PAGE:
This was heartbreaking for me to watch because I understand too well how easy it is for the child's reaction to be completely misinterpreted  by the outside world-- & not at all understood as the involuntary neurological response that it is. And furthermore how difficult it can be for the father to be able to give him this input, let alone without anyone getting injured. For at least a couple of years now Hayden has been getting too tall & too strong for me to safely assist him in that way. But watching that unfold on an enormous screen for everyone to see... it's exactly what Dan has had to do countless times, & I felt completely empathetic to what was happening.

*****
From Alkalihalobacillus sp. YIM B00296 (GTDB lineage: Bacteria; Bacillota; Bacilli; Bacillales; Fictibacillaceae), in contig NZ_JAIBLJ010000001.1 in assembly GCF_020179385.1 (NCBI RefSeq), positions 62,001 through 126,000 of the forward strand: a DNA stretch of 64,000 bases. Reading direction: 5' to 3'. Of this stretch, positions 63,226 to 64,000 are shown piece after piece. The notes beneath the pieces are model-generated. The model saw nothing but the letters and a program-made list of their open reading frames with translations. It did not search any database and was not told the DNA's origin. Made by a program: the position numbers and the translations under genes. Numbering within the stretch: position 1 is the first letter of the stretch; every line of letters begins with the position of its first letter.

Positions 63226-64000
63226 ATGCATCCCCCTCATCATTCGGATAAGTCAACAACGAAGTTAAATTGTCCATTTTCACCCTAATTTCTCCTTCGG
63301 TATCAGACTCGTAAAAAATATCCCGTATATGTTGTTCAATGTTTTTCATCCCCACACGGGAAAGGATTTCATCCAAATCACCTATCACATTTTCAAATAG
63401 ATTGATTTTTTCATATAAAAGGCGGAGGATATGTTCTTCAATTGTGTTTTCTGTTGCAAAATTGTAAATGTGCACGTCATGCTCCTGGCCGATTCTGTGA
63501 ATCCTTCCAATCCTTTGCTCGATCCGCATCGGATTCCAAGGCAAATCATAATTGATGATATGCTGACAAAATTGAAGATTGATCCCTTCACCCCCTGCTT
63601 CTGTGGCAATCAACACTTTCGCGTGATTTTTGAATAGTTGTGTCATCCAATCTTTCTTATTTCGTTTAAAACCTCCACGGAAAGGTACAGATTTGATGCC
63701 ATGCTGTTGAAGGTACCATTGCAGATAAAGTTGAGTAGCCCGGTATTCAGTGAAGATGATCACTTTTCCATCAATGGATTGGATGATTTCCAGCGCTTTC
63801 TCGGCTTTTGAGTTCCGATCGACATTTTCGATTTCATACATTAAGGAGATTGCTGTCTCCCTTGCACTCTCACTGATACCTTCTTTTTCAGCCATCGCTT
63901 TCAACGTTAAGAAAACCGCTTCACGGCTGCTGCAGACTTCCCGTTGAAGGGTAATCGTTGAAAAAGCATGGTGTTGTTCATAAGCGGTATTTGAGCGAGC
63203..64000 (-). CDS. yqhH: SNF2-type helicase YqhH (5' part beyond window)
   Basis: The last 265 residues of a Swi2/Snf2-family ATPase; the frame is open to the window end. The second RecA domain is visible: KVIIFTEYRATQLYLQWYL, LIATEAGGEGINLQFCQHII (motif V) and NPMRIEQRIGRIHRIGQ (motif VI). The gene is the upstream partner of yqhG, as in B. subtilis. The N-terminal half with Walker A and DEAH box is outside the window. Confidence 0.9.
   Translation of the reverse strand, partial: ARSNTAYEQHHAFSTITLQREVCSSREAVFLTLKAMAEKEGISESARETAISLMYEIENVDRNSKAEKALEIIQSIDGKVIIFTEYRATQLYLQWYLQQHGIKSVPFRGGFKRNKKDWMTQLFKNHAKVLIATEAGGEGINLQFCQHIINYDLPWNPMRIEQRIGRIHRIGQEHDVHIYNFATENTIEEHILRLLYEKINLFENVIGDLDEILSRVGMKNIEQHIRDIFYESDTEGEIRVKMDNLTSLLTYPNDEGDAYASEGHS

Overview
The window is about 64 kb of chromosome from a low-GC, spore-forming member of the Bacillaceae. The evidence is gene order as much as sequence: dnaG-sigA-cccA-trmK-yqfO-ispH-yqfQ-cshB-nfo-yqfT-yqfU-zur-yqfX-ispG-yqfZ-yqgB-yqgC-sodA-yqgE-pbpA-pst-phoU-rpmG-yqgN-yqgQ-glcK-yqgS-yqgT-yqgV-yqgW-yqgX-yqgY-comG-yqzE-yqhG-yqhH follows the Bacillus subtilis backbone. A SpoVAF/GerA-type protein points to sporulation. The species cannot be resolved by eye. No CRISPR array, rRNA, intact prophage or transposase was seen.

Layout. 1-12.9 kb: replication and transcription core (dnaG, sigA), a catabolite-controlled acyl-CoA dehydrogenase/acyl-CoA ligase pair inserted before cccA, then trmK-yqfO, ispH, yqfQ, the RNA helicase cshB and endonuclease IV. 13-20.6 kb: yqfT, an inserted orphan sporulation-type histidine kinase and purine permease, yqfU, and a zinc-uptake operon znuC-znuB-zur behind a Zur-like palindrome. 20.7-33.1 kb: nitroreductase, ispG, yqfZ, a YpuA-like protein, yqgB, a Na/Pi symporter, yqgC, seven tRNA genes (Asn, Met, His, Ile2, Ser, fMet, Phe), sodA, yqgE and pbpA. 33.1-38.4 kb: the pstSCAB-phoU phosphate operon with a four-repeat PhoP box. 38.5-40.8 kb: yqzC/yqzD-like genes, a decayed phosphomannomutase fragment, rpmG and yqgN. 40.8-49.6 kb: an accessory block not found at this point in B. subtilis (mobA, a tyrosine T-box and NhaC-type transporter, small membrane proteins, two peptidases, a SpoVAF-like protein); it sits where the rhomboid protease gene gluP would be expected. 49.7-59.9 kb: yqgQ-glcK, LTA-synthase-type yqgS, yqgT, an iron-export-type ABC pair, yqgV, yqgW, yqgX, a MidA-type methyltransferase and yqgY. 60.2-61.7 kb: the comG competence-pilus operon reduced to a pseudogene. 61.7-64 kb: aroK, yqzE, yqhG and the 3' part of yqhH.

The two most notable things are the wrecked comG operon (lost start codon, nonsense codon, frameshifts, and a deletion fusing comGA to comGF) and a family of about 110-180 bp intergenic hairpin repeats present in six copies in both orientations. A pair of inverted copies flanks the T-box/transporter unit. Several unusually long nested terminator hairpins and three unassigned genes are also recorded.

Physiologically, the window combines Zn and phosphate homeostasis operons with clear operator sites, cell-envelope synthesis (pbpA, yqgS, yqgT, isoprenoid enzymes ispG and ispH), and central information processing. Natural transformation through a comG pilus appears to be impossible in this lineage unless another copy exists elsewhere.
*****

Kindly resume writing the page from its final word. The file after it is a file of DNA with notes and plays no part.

This is not an educational movie by any stretch of the imagination, but there are a number of scenes which prove someone did their homework (& other scenes that were quite worrisome). But since it is so uncommon for fragile x to have the spotlight, it was positive to see those couple minutes of awareness on the big screen.

While the advocate in me wants to stand at the exit after every showing with brochures, more realistically I just hope people check it out!

For more information about fragile x syndrome as well as fragile x- associated disorders, &/or the connection between fx & autism, please visit The National Fragile X Foundation via any of those links.  


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2 comments: